Bright Idea

Incandescent Lights Reinvented as Eco-Friendly




Sergey Nivens/Shutterstock.com

Older incandescent light bulbs have been phased out in many countries because they waste huge amounts of energy as heat, but scientists at the Massachusetts Institute of Technology have reported in Nature Nanotechnology that they are finding a way to recycle the waste energy and focus it back onto the filament, where it’s re-emitted as visible light. Their innovative structure is made from thin, stacked layers of a type of light-controlling crystal that allows visible wavelengths to pass through while reflecting infrared back to the filament as if striking a mirror.

Traditional bulbs are banned in the European Union and Canada, and their manufacture and importation are being phased out in the U.S. They’ve been replaced by more expensive compact fluorescent (CFL) and light-emitting diode (LED) bulbs, which are significantly more efficient. In theory, the crystal structures could boost the efficiency of incandescent bulbs to 40 percent, making them three times more efficient than the best available LED and CFL bulbs.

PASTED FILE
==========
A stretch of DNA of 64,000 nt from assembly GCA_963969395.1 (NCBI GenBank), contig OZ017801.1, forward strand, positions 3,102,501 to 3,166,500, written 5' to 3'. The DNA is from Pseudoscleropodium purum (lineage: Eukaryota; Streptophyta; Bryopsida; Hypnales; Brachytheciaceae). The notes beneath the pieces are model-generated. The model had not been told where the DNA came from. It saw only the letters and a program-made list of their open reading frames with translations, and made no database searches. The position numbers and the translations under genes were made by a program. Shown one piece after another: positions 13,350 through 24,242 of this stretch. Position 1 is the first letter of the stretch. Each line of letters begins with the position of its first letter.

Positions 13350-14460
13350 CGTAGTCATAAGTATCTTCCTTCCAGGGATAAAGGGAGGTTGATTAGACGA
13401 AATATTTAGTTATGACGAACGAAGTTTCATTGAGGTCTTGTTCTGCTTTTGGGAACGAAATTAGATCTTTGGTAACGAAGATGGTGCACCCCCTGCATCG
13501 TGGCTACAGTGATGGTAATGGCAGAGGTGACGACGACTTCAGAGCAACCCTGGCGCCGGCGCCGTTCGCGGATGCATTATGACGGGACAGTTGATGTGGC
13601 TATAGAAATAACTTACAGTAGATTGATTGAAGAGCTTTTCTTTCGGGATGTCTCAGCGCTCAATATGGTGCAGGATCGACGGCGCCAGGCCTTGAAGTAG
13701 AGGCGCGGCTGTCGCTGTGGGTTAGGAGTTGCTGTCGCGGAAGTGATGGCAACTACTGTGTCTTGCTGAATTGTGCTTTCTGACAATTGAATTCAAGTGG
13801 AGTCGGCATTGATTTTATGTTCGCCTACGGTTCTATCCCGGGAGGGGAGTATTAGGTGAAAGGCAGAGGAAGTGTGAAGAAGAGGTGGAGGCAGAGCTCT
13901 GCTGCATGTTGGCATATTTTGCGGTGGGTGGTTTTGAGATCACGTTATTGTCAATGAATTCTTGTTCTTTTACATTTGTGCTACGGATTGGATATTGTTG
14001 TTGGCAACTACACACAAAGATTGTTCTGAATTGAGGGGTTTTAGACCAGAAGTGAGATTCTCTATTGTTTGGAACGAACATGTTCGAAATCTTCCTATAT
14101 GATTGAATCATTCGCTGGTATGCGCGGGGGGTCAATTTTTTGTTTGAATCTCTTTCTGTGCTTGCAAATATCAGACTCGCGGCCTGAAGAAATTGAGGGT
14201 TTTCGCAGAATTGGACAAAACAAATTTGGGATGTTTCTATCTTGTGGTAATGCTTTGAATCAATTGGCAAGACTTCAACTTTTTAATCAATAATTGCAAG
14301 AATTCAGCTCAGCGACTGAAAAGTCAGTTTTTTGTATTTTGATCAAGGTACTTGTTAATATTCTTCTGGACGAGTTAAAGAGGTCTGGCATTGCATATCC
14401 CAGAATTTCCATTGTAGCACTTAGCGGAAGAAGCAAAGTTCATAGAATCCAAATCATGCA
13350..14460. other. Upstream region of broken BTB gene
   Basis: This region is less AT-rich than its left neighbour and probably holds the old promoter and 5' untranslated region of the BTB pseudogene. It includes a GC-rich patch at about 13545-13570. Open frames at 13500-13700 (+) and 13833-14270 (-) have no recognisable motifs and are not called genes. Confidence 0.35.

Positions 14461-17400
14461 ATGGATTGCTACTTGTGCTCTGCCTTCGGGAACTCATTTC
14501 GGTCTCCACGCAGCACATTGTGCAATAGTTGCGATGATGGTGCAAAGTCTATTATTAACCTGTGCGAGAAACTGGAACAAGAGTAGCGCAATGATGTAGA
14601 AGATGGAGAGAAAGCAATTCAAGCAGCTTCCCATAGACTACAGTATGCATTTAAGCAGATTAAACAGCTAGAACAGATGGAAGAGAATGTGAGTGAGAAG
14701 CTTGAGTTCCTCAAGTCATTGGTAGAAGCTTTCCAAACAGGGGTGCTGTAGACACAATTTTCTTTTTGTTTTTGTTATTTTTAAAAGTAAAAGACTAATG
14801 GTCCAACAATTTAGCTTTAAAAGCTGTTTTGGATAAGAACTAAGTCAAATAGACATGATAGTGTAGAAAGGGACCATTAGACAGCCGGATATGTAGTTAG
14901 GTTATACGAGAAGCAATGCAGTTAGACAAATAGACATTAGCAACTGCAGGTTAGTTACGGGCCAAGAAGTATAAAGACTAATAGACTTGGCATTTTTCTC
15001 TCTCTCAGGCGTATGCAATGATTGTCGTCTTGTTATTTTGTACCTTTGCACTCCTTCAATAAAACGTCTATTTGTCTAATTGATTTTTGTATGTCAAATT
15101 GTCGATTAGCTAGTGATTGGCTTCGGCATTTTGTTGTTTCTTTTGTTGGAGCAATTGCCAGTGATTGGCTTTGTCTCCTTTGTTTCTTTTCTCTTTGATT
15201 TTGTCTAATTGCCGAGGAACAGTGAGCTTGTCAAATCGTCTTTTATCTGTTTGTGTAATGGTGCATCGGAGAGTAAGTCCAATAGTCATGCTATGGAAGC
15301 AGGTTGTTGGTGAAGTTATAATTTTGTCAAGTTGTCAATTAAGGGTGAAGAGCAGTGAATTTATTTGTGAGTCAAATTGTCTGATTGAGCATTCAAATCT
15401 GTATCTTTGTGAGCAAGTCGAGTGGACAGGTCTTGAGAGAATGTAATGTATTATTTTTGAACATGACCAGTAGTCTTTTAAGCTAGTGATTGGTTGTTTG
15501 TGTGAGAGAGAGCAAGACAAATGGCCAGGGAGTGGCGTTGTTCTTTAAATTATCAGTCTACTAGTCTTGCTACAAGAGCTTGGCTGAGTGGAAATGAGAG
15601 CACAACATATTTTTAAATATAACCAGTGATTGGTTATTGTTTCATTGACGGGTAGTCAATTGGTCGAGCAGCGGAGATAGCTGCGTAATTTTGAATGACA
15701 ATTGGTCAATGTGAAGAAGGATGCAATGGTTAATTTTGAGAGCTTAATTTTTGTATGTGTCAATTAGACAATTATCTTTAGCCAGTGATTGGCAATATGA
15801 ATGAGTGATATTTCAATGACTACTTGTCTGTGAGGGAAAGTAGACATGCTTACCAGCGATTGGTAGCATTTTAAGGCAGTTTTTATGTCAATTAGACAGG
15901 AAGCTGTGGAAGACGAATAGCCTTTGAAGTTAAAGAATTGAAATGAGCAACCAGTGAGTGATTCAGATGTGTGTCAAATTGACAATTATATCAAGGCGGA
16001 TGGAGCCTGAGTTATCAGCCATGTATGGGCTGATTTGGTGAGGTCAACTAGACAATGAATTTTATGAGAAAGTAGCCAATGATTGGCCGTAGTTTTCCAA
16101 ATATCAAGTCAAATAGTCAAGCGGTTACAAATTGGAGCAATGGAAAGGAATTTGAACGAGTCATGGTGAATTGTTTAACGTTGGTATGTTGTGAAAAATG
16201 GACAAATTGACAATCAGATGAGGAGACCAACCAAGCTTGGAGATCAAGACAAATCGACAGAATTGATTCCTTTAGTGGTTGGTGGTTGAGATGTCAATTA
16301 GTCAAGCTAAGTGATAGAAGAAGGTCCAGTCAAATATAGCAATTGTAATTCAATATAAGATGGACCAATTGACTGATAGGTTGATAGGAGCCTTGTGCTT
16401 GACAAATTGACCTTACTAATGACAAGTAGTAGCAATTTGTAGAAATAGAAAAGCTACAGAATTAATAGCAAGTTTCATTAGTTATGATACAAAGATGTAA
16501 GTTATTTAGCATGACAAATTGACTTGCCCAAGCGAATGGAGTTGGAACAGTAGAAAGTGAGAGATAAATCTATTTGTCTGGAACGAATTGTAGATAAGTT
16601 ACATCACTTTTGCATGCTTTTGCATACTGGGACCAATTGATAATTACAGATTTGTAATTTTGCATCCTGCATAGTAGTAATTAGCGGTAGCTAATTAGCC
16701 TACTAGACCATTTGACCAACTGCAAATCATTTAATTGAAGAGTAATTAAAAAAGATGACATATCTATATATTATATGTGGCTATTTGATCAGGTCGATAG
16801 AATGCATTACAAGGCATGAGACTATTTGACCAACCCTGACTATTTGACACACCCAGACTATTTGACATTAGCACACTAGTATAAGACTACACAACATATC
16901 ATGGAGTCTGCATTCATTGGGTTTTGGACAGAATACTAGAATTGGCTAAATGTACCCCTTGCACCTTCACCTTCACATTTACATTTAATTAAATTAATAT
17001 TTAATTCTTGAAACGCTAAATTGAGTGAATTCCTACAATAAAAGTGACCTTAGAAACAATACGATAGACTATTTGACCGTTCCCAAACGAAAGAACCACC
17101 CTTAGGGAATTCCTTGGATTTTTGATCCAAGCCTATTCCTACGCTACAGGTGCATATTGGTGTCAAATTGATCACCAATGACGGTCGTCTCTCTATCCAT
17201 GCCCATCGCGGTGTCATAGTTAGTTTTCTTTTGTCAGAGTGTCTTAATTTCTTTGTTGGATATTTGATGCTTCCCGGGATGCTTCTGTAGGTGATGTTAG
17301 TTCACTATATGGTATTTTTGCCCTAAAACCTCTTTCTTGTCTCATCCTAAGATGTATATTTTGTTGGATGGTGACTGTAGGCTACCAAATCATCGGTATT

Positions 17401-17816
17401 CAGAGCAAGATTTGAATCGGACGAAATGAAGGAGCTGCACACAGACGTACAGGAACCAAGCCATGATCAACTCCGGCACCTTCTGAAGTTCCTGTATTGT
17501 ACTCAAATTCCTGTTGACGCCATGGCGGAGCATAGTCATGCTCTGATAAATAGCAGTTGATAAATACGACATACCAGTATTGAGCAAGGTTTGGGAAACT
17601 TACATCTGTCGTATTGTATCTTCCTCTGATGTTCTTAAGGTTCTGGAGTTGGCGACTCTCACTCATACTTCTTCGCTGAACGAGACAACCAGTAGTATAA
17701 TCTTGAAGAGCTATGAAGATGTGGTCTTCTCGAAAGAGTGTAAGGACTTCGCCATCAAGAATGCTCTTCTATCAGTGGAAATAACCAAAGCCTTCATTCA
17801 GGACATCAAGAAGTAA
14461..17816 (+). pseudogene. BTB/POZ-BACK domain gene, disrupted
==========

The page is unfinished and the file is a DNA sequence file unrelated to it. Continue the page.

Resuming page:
Source: BBC


This article appears in the October 2016 issue of Natural Awakenings.

Edit ModuleShow Tags

More from Natural Awakenings

Healing Our Kids

An estimated quarter to half of American children have a diagnosed chronic condition such as autism or allergies, but an integrative approach to healing can have profound effects.

Farewell to a Beloved Pet

Innovative options now exist that honor a pet’s remains in an earth-friendly, biodegradable fashion using alkaline water, seeded pods or a manmade ocean reef.

Natural Vitamin E Lowers Heart Risks

Tocotrienols, a natural form of vitamin E found in wheat, barley, corn, rice and palm fruit, has been shown to lower high cholesterol and high blood pressure in seniors.

Music Reduces Need for Post-Surgery Opioids

After surgery, 86 percent of patients engaged in music therapy eschewed opioids and other painkillers, compared to 26 percent in a control group.

Knitting Releases the Blues

Knitting can lower depression, slow the heart rate, reduce the likelihood of dementia and distract from chronic pain, research shows.
Edit ModuleShow Tags
Edit ModuleShow Tags